Cave archaeology in the New World, now a focus of intense research, was still a peripheral area of inquiry just fifteen years ago. Stone Houses and Earth Lords is the first volume dedicated exclusively to the use of caves in the Maya Lowlands, covering primarily Classic Period archaeology from A.D. 100 through the Spaniards' arrival. Although the caves that riddled the lowlands show no signs of habitation, most contain evidence of human use - evidence that suggests that they functioned as ritual spaces.
Demonstrating the importance of these subterranean spaces to Maya archaeology, contributors provide interpretations of archaeological remains that yield insights into Maya ritual and cosmology. Compiling the best current scholarship in this fast-growing area of research, Stone Houses and Earth Lords is a vital reference for Mayanists, Mesoamerican specialists, and others interested in the human use of caves in the New World. Contributors include: Juan Luis Bonor, James E. Brady, Robert Burnett, Allan B. Cobb, Pierre Robert Colas, Cesar Espinosa, Sergio Garza, David M. Glassman, Christina T. Halperin, Amalia Kenward, Andrew Kindon, Patricia McAnany, Christopher Morehart, Holley Moyes, Vanessa A. Owen, Shankari Patel, Polly Peterson, Keith M. Prufer, Timothy. W. Pugh, Frank Saul, Julie Saul, Ann M. Scott, Andrea Stone, and Vera Tiesler.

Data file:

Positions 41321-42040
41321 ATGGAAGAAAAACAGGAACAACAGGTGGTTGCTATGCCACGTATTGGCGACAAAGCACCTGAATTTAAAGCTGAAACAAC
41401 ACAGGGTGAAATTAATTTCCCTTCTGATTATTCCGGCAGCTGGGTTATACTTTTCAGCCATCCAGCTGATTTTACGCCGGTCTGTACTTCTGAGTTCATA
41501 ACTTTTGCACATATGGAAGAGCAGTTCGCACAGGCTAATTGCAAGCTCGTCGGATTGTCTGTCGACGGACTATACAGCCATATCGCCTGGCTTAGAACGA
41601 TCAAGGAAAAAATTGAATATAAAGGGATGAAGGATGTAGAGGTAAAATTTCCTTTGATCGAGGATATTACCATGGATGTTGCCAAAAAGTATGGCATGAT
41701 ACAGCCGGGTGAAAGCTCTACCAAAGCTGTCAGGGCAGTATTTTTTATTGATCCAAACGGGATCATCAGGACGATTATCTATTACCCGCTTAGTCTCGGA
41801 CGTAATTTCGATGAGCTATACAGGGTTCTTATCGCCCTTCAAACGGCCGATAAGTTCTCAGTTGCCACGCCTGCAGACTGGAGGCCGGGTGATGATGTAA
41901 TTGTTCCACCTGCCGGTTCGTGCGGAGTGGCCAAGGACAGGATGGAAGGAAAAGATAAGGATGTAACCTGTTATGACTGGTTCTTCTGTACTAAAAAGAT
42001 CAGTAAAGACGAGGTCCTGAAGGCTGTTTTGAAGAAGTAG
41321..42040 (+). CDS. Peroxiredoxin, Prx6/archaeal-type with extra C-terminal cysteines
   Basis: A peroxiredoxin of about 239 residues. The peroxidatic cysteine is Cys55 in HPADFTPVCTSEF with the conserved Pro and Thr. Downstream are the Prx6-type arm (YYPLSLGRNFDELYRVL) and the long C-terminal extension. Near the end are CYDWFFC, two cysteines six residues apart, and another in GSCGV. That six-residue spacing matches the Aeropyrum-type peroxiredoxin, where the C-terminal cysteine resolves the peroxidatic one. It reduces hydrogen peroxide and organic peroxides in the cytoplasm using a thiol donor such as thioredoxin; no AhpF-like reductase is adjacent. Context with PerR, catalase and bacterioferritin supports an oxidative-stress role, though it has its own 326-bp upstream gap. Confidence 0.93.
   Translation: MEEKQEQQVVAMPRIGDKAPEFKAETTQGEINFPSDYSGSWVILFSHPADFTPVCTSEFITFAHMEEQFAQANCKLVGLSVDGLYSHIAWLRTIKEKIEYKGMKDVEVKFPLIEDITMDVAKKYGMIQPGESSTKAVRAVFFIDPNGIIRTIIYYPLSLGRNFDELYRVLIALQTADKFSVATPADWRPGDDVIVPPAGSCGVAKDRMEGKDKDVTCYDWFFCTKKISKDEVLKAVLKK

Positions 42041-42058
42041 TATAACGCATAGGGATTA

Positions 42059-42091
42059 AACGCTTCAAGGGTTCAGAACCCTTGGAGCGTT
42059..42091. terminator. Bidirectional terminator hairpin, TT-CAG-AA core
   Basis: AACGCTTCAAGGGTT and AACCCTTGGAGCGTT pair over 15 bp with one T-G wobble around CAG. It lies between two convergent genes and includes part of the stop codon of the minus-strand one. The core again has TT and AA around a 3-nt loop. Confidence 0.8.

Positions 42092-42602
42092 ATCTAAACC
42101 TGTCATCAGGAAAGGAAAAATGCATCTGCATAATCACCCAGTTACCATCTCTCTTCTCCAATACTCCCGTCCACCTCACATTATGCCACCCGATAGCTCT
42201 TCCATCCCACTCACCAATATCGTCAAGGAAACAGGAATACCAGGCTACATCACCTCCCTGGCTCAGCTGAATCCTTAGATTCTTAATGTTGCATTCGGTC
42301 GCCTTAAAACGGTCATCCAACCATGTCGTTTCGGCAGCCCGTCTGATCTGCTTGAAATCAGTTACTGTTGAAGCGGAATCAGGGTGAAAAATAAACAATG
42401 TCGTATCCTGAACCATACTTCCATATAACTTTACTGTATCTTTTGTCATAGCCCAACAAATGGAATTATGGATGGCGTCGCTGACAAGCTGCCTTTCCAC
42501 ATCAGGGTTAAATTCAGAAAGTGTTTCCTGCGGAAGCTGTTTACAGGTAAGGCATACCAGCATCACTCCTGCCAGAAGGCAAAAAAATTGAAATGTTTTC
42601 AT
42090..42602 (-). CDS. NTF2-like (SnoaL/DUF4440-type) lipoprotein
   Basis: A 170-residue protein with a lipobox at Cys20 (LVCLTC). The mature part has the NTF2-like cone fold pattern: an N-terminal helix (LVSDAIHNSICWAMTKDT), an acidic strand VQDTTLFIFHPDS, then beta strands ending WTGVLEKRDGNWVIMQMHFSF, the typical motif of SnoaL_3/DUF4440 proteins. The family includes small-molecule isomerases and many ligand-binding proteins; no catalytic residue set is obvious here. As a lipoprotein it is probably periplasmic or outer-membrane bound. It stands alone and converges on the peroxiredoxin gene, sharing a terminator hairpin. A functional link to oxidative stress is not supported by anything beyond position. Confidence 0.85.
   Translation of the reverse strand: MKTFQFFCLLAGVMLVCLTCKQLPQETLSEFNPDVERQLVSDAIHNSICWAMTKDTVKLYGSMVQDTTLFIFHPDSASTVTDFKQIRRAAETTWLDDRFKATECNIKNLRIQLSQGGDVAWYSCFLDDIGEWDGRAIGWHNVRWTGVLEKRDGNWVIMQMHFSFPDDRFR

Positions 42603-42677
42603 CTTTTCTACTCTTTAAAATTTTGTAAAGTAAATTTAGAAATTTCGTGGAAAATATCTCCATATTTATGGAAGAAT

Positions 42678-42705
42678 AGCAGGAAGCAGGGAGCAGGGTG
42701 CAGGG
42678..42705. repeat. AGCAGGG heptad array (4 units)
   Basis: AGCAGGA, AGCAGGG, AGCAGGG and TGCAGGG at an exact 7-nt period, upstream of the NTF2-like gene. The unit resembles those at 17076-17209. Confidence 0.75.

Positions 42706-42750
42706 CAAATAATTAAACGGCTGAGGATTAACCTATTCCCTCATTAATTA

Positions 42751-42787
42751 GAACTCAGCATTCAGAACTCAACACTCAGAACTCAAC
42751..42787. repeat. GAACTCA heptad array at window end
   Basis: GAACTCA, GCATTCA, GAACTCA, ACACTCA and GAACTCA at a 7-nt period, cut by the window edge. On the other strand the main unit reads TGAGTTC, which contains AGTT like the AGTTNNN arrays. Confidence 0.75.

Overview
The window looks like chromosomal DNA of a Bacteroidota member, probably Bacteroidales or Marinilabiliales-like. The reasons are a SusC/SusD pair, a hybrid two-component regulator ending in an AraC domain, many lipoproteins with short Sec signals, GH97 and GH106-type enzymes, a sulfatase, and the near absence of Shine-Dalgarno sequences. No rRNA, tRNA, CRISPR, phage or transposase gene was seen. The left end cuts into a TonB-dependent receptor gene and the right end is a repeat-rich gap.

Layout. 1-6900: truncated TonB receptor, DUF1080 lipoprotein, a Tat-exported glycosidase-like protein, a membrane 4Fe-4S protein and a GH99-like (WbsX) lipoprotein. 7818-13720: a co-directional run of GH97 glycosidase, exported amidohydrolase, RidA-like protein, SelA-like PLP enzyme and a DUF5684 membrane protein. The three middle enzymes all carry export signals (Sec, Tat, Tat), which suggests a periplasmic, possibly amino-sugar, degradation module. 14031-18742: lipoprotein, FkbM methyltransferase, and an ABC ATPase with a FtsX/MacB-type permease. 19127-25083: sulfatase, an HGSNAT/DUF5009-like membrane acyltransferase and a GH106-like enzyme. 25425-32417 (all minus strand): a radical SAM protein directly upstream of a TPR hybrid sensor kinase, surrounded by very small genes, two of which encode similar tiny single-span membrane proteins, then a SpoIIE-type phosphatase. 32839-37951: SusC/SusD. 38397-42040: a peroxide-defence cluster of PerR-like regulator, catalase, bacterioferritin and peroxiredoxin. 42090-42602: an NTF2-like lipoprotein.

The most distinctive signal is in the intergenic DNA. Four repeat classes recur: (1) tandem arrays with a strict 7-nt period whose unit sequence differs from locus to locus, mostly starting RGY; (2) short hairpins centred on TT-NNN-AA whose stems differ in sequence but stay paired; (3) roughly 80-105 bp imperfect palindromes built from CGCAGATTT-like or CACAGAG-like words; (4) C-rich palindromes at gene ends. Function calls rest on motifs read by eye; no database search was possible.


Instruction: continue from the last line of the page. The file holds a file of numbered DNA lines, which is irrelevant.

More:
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Keith M. Prufer is an assistant professor of anthropology at Wichita State University. James E. Brady is an associate professor of anthropology at California State University, Los Angeles.Review:
"This book makes a very strong case that archaeologists can explore religion using rigorous theory, ethnohistoric sources, and the intensive study of archaeological data. This book opens up a whole new venue in which to explore Maya religion and belief a
"With Stone Houses and Earth Lords and another collection of broader scope (Brady & Prufer 2005), Maya cave archaeology has become one of the two best-studied traditions of subterranean achaeology in the world. Other than parts of France and Spain,
"Destined to become a required book for all Mayanists. . . . The editors make a critical point that is only just being appreciated - that ritual is not ideology or religion, but action, and action leaves telling evidence in the archaeological record." <b
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